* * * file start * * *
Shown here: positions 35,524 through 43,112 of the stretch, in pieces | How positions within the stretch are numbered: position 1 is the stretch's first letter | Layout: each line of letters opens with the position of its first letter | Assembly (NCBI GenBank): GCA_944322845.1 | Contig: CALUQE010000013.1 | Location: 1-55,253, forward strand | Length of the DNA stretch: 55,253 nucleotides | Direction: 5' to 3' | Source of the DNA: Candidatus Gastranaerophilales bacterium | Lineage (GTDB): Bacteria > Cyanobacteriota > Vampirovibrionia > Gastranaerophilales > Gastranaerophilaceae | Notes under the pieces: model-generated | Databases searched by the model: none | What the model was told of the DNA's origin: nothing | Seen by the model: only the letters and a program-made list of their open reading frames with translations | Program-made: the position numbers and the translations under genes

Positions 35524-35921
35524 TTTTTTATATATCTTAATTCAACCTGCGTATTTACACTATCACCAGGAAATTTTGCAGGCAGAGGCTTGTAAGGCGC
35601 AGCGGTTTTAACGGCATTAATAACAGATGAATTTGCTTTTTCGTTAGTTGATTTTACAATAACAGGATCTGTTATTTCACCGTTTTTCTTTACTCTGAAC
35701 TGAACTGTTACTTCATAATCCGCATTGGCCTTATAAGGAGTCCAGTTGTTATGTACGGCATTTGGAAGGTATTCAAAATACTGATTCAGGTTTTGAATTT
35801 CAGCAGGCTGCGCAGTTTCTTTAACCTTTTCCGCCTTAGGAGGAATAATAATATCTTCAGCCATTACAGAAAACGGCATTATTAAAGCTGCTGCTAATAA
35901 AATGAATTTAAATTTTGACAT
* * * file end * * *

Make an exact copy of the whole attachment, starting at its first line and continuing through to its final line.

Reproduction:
Shown here: positions 35,524 through 43,112 of the stretch, in pieces | How positions within the stretch are numbered: position 1 is the stretch's first letter | Layout: each line of letters opens with the position of its first letter | Assembly (NCBI GenBank): GCA_944322845.1 | Contig: CALUQE010000013.1 | Location: 1-55,253, forward strand | Length of the DNA stretch: 55,253 nucleotides | Direction: 5' to 3' | Source of the DNA: Candidatus Gastranaerophilales bacterium | Lineage (GTDB): Bacteria > Cyanobacteriota > Vampirovibrionia > Gastranaerophilales > Gastranaerophilaceae | Notes under the pieces: model-generated | Databases searched by the model: none | What the model was told of the DNA's origin: nothing | Seen by the model: only the letters and a program-made list of their open reading frames with translations | Program-made: the position numbers and the translations under genes

Positions 35524-35921
35524 TTTTTTATATATCTTAATTCAACCTGCGTATTTACACTATCACCAGGAAATTTTGCAGGCAGAGGCTTGTAAGGCGC
35601 AGCGGTTTTAACGGCATTAATAACAGATGAATTTGCTTTTTCGTTAGTTGATTTTACAATAACAGGATCTGTTATTTCACCGTTTTTCTTTACTCTGAAC
35701 TGAACTGTTACTTCATAATCCGCATTGGCCTTATAAGGAGTCCAGTTGTTATGTACGGCATTTGGAAGGTATTCAAAATACTGATTCAGGTTTTGAATTT
35801 CAGCAGGCTGCGCAGTTTCTTTAACCTTTTCCGCCTTAGGAGGAATAATAATATCTTCAGCCATTACAGAAAACGGCATTATTAAAGCTGCTGCTAATAA
35901 AATGAATTTAAATTTTGACAT